Yochai Benkler’s book “The Wealth of Networks” is a wide-ranging work that presents an encompassing ground of thought and evidence to support his premise: that the radically distributed and peer-produced network information economy being enabled and encouraged by Internet technologies is showing our society a positive direction of possible evolution. This evolution is from a one-to-many, relatively passive consumer, and industrial production model to a many-to-many, engaged participant, and commons-based production model.
Benkler sets his basic context for discussion by starting out with the economic aspect of this evolution. He uses several well-known examples (Wikipedia, GNU/Linux, Napster, Slashdot and SETI@Home) as well as lesser known examples (the Viking Network and NASA Clickworkers) to show how this is working today. He delves quite deeply into the economic reality today and feasibility for the future; he maintains this thread throughout the book. This is wise, as many readers may be ready to accept that the radically distributed production model works in the digital world and less likely to understand how this might be brought into being outside of the network proper.
He extends his discussion through personal autonomy, political freedom in society, and cultural freedom. His discussion of justice (as opposed to mere legality) and human development was truly an example of “casting his net wide.” His discussion expanded from more mature economies and societies to those of the Second and Third World. He takes the discussion past the one billion who are connected to the six and a half billion of all humanity. He presented arguments on the benefits of wider and freer communication and information that will act as a tide that will “raise all boats”.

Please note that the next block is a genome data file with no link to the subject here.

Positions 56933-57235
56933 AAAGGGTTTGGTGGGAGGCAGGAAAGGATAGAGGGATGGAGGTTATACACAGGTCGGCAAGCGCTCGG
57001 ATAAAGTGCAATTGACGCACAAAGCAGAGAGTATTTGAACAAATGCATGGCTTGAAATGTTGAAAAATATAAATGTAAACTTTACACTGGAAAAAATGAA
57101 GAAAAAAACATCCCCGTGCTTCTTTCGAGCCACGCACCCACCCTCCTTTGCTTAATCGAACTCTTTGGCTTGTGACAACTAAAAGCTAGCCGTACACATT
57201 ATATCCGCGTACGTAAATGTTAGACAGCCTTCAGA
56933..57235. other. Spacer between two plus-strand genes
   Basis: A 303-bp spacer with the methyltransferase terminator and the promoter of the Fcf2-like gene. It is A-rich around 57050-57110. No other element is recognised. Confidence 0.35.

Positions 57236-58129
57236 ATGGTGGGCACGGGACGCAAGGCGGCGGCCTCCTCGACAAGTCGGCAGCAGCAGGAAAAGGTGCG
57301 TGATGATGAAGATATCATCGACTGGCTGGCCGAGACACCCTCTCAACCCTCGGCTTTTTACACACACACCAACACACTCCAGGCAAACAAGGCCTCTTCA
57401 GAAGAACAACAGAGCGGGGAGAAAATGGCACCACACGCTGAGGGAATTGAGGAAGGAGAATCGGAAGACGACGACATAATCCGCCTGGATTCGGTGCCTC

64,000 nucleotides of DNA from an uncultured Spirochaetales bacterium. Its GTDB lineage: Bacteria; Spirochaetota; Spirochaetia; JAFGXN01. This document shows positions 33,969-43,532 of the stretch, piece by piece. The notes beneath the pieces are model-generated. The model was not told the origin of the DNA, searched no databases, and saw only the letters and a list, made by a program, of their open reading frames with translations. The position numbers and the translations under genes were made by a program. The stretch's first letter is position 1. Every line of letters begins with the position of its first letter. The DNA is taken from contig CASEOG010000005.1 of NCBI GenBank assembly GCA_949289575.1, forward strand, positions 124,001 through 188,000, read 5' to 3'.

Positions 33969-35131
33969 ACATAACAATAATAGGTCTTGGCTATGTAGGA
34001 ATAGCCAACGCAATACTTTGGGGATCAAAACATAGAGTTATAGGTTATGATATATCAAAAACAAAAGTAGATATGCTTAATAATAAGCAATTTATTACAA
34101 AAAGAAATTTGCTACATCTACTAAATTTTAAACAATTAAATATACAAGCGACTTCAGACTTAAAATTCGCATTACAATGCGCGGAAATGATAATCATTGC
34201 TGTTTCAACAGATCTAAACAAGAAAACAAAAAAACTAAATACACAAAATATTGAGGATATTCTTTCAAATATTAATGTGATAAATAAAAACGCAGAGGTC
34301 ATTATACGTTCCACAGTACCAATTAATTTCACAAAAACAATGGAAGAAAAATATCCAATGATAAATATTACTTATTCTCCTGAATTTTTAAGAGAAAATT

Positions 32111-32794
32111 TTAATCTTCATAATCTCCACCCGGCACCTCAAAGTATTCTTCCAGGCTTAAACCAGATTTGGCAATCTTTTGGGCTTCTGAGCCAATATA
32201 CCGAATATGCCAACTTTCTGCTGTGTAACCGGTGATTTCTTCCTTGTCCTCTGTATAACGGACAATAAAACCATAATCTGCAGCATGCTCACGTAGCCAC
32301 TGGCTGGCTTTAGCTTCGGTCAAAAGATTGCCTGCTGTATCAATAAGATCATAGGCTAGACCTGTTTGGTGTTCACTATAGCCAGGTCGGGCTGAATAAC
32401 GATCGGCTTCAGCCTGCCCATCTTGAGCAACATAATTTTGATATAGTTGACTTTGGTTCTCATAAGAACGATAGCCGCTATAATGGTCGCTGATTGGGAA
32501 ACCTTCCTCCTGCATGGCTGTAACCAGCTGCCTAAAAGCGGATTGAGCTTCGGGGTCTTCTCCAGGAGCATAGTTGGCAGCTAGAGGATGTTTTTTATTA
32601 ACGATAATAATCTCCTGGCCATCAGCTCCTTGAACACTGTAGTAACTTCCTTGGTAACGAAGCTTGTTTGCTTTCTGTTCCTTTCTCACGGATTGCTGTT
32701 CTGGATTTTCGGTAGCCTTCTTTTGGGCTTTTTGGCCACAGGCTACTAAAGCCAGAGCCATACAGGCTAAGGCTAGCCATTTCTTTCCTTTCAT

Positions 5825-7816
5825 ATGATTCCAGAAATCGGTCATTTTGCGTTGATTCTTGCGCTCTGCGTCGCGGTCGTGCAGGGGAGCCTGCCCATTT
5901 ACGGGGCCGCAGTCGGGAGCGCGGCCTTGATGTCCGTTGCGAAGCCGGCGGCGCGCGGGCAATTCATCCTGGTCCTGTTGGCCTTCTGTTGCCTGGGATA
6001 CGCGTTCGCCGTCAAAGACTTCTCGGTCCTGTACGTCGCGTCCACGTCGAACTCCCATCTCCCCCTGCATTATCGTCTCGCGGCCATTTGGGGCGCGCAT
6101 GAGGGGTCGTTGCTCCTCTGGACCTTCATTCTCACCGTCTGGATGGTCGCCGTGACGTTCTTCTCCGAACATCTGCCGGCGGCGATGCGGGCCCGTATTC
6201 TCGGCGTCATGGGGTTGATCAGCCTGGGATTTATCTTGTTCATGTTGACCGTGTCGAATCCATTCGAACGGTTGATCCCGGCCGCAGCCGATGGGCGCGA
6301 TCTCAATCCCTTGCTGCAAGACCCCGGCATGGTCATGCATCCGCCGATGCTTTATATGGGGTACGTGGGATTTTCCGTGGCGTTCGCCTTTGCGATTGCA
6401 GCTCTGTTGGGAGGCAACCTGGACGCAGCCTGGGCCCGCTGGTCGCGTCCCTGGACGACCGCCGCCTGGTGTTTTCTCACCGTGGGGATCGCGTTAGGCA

According to Benkler, communication is the basic unit of social existence. Furthermore, “Information and communications are core elements of autonomy and of public political discourse and decision making.” (- pg.464). The technologies that make up the networked information economy facilitate greater communication between all connected entities. The ability to pass information between entities is central to the growth and well-being he examines and proposes, so the “Information Should Be Free” argument is central to it. What good is the ability to communicate widely if the information is costly, proprietary, or just plain unavailable? His many examples of the availability of information, widely disseminated, resulting in a greater public good, are his evidence. These include the Diebold voting machine story, the Sinclair Broadcasting boycott during the 2004 presidential election, and the use of search engines, using slightly different logarithms, for a search on “Barbie” and how they might present a slightly different set of information and experiences.